Daniel Jones has Giants coach Joe Judge feeling 'very encouraged'

Will Daniel Jones or Sam Darnold have the more successful career? (1:57)

Max Kellerman and Jeff Saturday agree Giants QB Daniel Jones is more likely to have a better career than Jets QB Sam Darnold. (1:57)

New York Giants coach Joe Judge's first impression of Daniel Jones was a good one. That means something, considering that the only starting quarterback Judge has watched work in the NFL is Tom Brady, perhaps the greatest of all time.

It was also weeks -- months even -- after he was hired in January before Judge publicly uttered the name of his quarterback. That prompted some to wonder whether the Giants were still committed to the No. 6 overall pick in the 2019 NFL draft.

"Would the Giants really think of drafting another quarterback this year with the No. 4 overall pick?" was a popular question during pre-draft Q&As with fans this spring.

The answer was consistently "No!" The Giants were sold on Jones after a rookie season in which he flashed enough to convince the decision-makers -- Judge included, from afar -- that he is a quarterback the team could build around.

The only thing really keeping Judge from talking freely about Jones was a lack of firsthand information. He had no more of an evaluation on Jones than the rest of the league. He had never worked with him, had barely spoken to him and still has never seen him on the practice field. Judge's opinion was based strictly on tape.

Most of that has changed now. Judge had an opportunity to work with Jones this spring, albeit during an unprecedented remote offseason program.

"I watched the tape, and as far as working with him as a player, he's had a really productive, really good spring," Judge told ESPN in a wide-ranging interview this week. "He's really taken a leadership role, which is good to see."

This was never more apparent than when some Giants got together for players-only workouts in Texas the past few weeks. These were spearheaded by Jones, according to multiple sources.

Organizing the workouts was viewed as a big step in his growth.

"He's our leader," one player recently told ESPN.

This was always going to be an important spring for Jones. A new coaching staff meant learning a new offense for the second time in two seasons. And even though Jones started most of last season, it's now officially his team -- without Eli Manning lurking (admittedly awkwardly) in the background.

With that comes more responsibility, which Jones has already accepted. He has been more forceful, more front and center.

Maybe it's that he feels more comfortable in his second season and as the unequivocal starter. Maybe the lines of communication are open wider than in the past and he realizes the demands on him are greater.

The results have been positive, whatever the reason.

"He was fun to work with this spring. And I'm very encouraged by him," Judge said. "There is a lot more to him personality-wise. He's really stepped out and emerged ... He comes in really urgent. He's competitive."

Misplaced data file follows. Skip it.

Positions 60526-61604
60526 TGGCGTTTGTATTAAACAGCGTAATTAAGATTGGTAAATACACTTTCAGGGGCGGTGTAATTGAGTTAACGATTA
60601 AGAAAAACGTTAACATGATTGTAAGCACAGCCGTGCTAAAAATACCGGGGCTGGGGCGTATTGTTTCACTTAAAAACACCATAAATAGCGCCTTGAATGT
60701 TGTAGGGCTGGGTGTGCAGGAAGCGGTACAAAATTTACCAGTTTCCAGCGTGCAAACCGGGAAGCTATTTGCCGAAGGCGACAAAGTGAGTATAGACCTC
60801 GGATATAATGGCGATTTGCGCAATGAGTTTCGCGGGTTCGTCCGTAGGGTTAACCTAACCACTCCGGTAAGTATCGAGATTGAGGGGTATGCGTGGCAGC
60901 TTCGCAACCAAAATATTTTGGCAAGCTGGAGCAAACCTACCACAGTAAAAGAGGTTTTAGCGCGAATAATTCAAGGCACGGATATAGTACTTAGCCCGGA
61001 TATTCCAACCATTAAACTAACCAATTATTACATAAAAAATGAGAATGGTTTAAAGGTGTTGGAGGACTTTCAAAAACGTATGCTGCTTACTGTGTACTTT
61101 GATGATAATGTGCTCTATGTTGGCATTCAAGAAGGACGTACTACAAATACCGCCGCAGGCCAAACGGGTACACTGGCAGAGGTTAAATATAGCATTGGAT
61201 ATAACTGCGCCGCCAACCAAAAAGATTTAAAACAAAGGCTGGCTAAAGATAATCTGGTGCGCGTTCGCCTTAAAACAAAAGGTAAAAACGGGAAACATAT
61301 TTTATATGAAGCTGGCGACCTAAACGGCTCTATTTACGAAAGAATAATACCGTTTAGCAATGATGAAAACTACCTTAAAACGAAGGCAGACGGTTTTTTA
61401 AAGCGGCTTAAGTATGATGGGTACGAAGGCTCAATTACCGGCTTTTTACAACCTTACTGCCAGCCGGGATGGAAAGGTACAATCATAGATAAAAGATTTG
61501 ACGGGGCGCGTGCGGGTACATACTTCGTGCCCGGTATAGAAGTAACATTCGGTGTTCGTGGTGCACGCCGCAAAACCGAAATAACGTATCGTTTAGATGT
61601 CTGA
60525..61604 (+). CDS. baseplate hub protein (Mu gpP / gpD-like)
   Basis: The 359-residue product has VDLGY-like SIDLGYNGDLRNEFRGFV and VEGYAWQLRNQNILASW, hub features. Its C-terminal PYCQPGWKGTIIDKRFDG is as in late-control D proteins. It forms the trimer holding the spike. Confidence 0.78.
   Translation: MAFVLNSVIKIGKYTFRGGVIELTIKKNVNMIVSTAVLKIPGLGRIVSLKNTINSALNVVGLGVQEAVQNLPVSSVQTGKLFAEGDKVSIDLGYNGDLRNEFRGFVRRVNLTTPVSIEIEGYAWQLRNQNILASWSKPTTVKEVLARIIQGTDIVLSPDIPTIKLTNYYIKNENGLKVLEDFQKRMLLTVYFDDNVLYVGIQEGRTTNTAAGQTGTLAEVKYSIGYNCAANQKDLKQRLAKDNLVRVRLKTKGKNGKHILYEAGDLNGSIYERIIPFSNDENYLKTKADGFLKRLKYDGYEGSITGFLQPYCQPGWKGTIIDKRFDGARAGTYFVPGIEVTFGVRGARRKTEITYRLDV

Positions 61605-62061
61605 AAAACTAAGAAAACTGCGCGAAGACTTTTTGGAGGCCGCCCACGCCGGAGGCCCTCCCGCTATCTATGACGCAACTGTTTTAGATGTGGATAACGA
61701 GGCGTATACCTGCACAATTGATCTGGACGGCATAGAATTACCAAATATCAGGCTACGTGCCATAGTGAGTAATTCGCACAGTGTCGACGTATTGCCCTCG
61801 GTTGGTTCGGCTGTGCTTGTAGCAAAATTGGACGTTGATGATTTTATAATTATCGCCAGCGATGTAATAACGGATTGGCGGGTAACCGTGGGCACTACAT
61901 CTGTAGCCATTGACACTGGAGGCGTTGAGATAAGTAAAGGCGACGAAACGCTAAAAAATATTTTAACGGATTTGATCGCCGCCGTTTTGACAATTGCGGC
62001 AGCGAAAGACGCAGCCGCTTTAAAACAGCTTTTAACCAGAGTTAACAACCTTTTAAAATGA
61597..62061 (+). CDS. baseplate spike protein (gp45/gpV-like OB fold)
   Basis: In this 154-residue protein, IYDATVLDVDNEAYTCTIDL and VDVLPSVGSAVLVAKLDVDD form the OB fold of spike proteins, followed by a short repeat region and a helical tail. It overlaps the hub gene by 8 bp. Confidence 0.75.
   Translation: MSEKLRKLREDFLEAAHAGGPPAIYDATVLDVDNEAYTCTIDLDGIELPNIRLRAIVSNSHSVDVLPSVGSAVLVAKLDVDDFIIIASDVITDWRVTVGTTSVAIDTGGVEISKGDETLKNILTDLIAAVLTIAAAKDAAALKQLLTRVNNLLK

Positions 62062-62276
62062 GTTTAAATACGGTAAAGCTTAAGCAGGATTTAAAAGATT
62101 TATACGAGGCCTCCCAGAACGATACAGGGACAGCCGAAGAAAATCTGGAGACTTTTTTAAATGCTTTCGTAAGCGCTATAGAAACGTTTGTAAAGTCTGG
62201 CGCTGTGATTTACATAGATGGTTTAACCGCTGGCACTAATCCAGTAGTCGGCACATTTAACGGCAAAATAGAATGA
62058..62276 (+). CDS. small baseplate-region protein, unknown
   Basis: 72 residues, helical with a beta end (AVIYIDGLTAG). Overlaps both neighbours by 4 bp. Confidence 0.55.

These are the things that aren't always visible to outsiders. Jones has been regularly compared to his predecessor -- he might as well be the fourth Manning brother -- and for good reason.

Both Manning (from Louisiana) and Jones (from North Carolina) come off publicly as shy Southerners with aw-shucks personalities. Neither seems fazed by attention or news conferences, and neither seems to get too high or low in the huddle. They both seem to say and do the right things.

Only behind closed doors was Manning more of a sarcastic jokester. He got in his zingers. Jones is more fiery and outspoken than most realize.

"I've never been the loudest guy," Jones said last year when asked to describe his personality. "But I wouldn't describe myself as shy or waiting around for other people."

That has never been more apparent than this offseason. When Jones talks, his teammates listen.

"Look, you can tell the guys respect him," Judge said. "I'm very interested and anxious to get him on the field and start working. I think our entire quarterback room as a whole has done a really, really good job this spring."

That missing piece of the evaluation remains, though the Giants' staff hopes to see the players on the field for the first time in late July at the start of training camp. However, even that is not set, with the league still in limbo because of the coronavirus pandemic.

In the meantime, Jones has been offered the opportunity to provide input for the offense being installed by coordinator Jason Garrett. The Giants have designed a scheme that will highlight the strengths of their players, most notably Jones and running back Saquon Barkley. Jones is seen as a rhythm passer who throws well downfield and on the move. Barkley is a dynamic runner who can be unstoppable when he gets outside into open space.

This is now their team. The Giants are counting on these players and planning to build around them.

"I had some great conversations with Daniel," Judge said. "He's not afraid to tell you things that are a tough conversation. He's not afraid to tell you what he thinks, which is the way you gotta be."

Those conversations have at least provided Judge enough information that he's willing to publicly utter his quarterback's name -- baby steps.